You’ll find that a little goes a long way in training, too, if you use the scarcity of a given treat as a special incentive.

Because of that, you can also take matters into your own hands in making special treats for your dog.

Many owners actually look to baked goods, like peanut butter snaps – treats that avoid too much sugar or bread content.

Fruit is also a superb treat though, especially on a hot day. Frozen banana pieces, or cubes of watermelon, can really help to cool down the Boerboel, who can suffer in the heat.

It’s a tasty option for this pet though, but also adds up in terms of fiber, vitamins and all-round health benefits.

However, even as a larger breed of dog, the Boerboel has to make sure not to have too many portions of fruit or vegetables per day.

Dogs can’t handle plant-based food like this the same way people can, but it ties into the idea of the special treat well, because it means handing over pieces of fruit very rarely will make these treats feel all the more special.

Problems with house training

While you might find it easy to house train your Boerboel, failing to do so might result in a huge, dirty mess for you multiple times due to the size of your dog.

A Boerboel is typically of 25 inches of height and weighs from 110 to 175 pounds.

This makes it a very large and hefty dog which is also a good point because it means that it can hold its bladder for long as well compared to smaller dogs.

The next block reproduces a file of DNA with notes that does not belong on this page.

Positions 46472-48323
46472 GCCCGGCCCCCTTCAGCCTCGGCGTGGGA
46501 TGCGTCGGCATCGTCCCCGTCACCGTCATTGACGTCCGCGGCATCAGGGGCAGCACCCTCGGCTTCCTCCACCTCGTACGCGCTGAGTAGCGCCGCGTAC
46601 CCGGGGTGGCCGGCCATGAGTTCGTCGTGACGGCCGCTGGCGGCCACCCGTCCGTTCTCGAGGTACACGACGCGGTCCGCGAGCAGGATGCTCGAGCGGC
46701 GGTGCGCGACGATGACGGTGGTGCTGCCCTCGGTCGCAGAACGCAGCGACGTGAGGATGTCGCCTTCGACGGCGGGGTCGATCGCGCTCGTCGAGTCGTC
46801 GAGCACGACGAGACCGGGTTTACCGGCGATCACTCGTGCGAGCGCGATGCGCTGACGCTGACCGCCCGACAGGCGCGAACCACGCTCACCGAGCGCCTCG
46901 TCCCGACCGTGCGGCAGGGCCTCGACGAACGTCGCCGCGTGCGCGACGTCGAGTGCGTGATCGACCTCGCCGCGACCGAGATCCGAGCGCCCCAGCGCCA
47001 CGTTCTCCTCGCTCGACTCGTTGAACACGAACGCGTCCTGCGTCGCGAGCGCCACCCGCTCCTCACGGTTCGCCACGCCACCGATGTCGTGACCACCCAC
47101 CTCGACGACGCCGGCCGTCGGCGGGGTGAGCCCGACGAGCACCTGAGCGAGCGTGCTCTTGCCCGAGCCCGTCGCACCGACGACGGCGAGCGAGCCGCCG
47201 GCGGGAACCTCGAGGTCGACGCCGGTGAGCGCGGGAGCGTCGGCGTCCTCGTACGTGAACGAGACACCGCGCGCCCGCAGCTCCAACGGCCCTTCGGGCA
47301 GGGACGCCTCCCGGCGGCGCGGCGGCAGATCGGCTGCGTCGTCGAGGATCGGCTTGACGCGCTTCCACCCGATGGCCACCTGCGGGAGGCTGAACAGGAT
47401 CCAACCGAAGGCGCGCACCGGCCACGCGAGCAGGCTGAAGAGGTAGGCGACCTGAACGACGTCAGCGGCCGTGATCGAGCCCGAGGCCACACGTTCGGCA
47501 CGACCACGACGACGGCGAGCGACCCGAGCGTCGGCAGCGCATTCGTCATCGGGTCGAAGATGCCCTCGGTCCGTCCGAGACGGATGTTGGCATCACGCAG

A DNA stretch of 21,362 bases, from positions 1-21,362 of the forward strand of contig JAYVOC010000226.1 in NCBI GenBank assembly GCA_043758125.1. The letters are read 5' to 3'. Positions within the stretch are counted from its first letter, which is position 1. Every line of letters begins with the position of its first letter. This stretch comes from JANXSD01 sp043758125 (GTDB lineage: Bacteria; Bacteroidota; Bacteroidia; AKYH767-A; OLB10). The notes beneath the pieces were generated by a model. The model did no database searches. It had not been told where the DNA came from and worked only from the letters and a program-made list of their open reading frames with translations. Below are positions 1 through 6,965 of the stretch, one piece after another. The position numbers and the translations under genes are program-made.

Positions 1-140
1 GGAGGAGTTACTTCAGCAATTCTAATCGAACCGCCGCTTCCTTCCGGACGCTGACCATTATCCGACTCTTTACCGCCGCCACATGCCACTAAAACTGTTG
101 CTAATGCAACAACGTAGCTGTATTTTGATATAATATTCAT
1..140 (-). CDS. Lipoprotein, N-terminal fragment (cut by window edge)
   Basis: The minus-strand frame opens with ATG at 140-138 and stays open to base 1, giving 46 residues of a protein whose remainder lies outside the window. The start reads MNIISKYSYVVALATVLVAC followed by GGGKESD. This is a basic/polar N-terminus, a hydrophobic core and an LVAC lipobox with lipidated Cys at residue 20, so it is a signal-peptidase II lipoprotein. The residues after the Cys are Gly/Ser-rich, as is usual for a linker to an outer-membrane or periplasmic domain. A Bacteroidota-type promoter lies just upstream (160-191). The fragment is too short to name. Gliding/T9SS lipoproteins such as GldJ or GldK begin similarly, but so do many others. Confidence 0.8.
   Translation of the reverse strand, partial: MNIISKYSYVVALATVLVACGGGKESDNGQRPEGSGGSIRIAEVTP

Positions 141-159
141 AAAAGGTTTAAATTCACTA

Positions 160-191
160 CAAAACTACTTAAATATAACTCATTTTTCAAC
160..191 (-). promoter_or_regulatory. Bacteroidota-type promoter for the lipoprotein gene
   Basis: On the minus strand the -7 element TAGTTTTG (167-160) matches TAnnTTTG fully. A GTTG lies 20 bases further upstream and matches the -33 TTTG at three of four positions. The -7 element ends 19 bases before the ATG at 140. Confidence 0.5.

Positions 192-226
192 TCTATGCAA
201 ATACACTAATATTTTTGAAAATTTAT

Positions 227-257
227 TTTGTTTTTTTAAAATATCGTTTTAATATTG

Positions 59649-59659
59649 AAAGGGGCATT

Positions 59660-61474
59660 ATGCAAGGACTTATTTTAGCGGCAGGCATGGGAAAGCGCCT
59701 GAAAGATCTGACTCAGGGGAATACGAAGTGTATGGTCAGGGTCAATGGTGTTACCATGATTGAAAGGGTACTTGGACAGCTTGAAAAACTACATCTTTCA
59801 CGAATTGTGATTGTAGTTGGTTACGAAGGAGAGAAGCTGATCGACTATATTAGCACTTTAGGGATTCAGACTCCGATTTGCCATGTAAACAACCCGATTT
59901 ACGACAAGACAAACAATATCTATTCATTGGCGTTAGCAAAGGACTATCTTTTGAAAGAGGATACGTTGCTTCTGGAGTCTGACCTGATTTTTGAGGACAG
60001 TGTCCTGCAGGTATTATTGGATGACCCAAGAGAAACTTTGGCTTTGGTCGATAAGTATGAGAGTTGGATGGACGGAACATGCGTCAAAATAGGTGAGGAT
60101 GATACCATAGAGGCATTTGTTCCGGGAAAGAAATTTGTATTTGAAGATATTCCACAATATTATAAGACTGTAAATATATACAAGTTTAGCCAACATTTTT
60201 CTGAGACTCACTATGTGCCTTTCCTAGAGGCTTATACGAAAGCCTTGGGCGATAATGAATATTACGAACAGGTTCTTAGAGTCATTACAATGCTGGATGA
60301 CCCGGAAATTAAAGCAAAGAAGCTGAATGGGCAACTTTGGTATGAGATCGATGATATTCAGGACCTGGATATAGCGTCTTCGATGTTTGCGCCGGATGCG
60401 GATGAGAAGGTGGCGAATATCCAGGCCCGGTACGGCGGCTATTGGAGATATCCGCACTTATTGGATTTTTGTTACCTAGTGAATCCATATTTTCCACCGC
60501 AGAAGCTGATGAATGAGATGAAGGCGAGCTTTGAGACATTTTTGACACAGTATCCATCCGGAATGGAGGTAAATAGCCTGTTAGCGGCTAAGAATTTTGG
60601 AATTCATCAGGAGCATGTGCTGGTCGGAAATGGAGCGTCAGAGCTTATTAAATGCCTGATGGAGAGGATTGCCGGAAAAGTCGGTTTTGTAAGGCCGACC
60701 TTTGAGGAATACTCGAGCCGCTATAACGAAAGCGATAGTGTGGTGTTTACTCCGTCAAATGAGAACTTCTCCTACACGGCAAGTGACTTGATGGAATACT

First of all, set a food schedule for your dog so that you can anticipate the times it is going to need to relieve itself.

Since your dog will eliminate as regularly as it gets food, both you and your dog will be able to prepare for when it is about to relieve itself if there are no erratic eating patterns.

Apart from this, you are suggested to remove your dog’s water bowl from beside it around 2 hours before it will go to sleep.

This is important because it will ensure that your dog doesn’t have to eliminate during the night when it is too tired or disoriented to get up and leave the house to relieve itself.

Moreover, if your dog eliminates at one specific place, make sure you clean it very well.

This is necessary due to the fact that a Boerboel is likely to eliminate again at a place that smells like urine or feces.

Also, do not forget to reprimand your pet lightly to discourage such behavior in the future.

My Final Thoughts on the BoerboelA panting Boerboel dog

The Boerboel is self-assured and fearless. He is highly devoted to family and affectionate with children he knows, but he can be aggressive toward strangers.

Friends, family members, and other pets should be introduced to him with care and gentleness, preferably very early in his life.

The Boerboel has an unusually high requirement for human companionship. Periods of isolation will result in destructive and disobedient behavior.